Justice at Guantanamo
THE BUSH administration has asked the Supreme Court to take a case it says needs to be decided quickly because it presents a serious threat to national security. The justices should grant the administration its wish, and promptly rule against it.
The case involves a challenge to a lower court's ruling involving the Combatant Status Review Tribunals, which were set up to decide whether detainees at Guantanamo Bay are being legally held as enemy combatants. Under the tribunal system, a government recorder is tasked with gathering information about a detainee from government and military databases, including exculpatory information that may argue against the detainee's incarceration. The recorder then culls the information for the most relevant evidence and provides it to the tribunals. The U.S. Court of Appeals for the D.C. Circuit has the exclusive right under the Detainee Treatment Act to review the tribunals' decisions.
In Gates v. Bismullah, a unanimous D.C. Circuit panel found last year that it could not properly rule on a case without seeing all of the information gathered by the recorder -- not just what was forwarded to the tribunal. The administration decried the decision, saying it imposes an extraordinary burden on the government; the administration says it keeps records only of the information presented at a tribunal. Forcing government personnel to reconstruct the original record would squander resources necessary to the preservation of national security, the government claims. The D.C. Circuit gave the government a choice: Go back and re-collect all of the raw information or give detainees new tribunals. The administration filed its appeal with the Supreme Court on Thursday.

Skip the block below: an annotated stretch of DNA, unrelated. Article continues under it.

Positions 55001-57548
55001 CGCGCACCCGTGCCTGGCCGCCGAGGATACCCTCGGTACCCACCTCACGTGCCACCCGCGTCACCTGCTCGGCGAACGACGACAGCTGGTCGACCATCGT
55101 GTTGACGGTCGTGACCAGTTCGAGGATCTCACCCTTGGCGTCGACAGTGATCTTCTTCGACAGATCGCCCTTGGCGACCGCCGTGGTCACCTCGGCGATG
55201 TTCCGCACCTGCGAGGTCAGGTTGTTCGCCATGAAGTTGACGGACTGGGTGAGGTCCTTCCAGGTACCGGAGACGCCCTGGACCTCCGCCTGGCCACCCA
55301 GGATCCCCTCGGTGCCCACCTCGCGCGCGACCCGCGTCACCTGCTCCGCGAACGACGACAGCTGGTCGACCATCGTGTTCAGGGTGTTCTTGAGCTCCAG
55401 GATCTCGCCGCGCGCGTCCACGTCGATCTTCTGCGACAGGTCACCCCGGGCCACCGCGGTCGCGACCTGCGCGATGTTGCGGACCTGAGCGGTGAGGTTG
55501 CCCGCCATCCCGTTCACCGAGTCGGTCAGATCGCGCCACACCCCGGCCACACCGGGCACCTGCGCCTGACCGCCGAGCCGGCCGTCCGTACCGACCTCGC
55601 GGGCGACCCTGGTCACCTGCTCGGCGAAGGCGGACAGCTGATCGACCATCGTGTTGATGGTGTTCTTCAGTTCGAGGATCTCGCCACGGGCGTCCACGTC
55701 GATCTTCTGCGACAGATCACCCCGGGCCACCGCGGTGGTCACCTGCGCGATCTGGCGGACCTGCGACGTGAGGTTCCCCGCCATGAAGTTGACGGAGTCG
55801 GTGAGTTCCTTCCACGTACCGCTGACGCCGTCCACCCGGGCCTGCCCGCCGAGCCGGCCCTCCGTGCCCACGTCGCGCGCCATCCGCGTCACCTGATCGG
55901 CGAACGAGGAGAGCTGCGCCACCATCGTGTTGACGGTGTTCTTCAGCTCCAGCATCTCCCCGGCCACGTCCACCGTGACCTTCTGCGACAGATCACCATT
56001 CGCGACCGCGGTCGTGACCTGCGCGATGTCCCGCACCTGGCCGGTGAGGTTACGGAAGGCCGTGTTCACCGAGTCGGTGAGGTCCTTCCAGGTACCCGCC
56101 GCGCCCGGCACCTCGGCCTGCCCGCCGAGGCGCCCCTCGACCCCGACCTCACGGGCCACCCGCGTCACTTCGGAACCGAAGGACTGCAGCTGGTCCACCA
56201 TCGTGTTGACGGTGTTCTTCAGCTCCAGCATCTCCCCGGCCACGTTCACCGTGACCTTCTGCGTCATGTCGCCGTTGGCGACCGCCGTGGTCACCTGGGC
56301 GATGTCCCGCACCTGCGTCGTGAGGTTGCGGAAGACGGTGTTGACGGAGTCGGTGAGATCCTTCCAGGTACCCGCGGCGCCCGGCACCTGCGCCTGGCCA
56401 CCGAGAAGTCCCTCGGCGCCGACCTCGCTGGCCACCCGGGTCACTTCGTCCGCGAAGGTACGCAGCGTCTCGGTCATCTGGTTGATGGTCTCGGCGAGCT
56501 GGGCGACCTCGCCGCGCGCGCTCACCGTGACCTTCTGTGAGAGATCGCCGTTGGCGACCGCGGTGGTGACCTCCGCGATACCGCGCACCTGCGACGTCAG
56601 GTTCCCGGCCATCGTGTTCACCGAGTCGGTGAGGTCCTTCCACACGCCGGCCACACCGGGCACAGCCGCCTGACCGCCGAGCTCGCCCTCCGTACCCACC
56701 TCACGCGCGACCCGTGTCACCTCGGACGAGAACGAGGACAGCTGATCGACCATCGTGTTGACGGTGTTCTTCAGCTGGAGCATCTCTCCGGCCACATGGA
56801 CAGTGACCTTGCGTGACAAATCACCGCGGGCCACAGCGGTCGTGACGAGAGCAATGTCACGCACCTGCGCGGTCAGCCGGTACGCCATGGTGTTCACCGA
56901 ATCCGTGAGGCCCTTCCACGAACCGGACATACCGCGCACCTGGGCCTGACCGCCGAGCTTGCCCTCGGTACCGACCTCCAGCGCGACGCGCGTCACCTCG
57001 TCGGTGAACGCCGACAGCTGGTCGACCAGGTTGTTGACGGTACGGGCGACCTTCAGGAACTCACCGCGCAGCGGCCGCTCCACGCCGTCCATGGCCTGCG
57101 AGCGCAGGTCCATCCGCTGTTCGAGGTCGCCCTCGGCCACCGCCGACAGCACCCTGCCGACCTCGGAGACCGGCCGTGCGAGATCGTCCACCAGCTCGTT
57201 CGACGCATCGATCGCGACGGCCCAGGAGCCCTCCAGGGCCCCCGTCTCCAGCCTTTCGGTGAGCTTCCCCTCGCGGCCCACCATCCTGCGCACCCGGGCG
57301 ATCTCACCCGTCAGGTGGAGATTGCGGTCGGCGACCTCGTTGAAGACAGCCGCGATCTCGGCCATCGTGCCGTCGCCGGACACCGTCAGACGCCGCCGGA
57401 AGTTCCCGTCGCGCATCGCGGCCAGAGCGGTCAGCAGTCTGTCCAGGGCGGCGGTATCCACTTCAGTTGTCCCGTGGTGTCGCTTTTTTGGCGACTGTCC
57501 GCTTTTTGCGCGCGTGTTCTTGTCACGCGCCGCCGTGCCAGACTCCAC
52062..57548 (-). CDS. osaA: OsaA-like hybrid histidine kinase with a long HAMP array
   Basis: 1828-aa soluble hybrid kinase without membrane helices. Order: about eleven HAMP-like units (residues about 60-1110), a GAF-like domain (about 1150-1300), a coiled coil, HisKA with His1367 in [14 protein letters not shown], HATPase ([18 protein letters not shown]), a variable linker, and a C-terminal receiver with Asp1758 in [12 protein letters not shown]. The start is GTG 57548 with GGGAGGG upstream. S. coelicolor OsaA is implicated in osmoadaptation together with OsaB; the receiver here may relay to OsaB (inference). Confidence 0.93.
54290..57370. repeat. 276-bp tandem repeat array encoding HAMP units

The D.C. Circuit deserves credit for insisting on meaningful review. Without the ability to examine the entire record, no court could pass judgment on whether the evidence presented to the tribunal was complete and in context; nor could it determine whether exculpatory evidence was omitted. But the circuit court's decision can go only so far in fixing the infirmities inherent in the tribunal system. Justice cannot be served unless the tribunals themselves allow detainees such jurisprudential mainstays as the right to a lawyer and the right to review and rebut evidence against them.
The justices already have pending before them a case that examines whether Guantanamo detainees have a constitutional right to challenge their detention in federal court. They should rule yes on that question, as we have urged before. Once they've crossed that threshold, the Bismullah case should help them decide whether the military system that was set up for detainees is an adequate substitute for federal court review. The answer should be a resounding no. They should render this judgment before they recess for the summer, lest another year go by in which hundreds of detainees are held behind bars with little or no prospect for justice.